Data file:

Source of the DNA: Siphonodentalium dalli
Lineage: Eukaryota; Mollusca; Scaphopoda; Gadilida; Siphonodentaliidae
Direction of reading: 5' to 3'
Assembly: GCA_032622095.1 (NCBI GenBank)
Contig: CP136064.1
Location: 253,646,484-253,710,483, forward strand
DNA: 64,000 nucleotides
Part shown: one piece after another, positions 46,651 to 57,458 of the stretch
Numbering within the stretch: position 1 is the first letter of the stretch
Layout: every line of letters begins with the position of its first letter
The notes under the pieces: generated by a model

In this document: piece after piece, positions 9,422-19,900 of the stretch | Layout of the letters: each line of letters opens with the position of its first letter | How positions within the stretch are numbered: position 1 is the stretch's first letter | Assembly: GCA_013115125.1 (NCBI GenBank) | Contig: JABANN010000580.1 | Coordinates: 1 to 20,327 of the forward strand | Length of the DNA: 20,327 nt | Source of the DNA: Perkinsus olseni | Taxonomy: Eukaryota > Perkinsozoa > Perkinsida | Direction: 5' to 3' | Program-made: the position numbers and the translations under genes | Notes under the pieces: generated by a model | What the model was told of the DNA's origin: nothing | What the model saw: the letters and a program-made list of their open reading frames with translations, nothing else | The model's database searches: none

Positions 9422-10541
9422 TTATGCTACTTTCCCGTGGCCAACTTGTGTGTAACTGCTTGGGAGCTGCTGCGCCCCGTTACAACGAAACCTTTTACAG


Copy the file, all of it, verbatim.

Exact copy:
Source of the DNA: Siphonodentalium dalli
Lineage: Eukaryota; Mollusca; Scaphopoda; Gadilida; Siphonodentaliidae
Direction of reading: 5' to 3'
Assembly: GCA_032622095.1 (NCBI GenBank)
Contig: CP136064.1
Location: 253,646,484-253,710,483, forward strand
DNA: 64,000 nucleotides
Part shown: one piece after another, positions 46,651 to 57,458 of the stretch
Numbering within the stretch: position 1 is the first letter of the stretch
Layout: every line of letters begins with the position of its first letter
The notes under the pieces: generated by a model

In this document: piece after piece, positions 9,422-19,900 of the stretch | Layout of the letters: each line of letters opens with the position of its first letter | How positions within the stretch are numbered: position 1 is the stretch's first letter | Assembly: GCA_013115125.1 (NCBI GenBank) | Contig: JABANN010000580.1 | Coordinates: 1 to 20,327 of the forward strand | Length of the DNA: 20,327 nt | Source of the DNA: Perkinsus olseni | Taxonomy: Eukaryota > Perkinsozoa > Perkinsida | Direction: 5' to 3' | Program-made: the position numbers and the translations under genes | Notes under the pieces: generated by a model | What the model was told of the DNA's origin: nothing | What the model saw: the letters and a program-made list of their open reading frames with translations, nothing else | The model's database searches: none

Positions 9422-10541
9422 TTATGCTACTTTCCCGTGGCCAACTTGTGTGTAACTGCTTGGGAGCTGCTGCGCCCCGTTACAACGAAACCTTTTACAG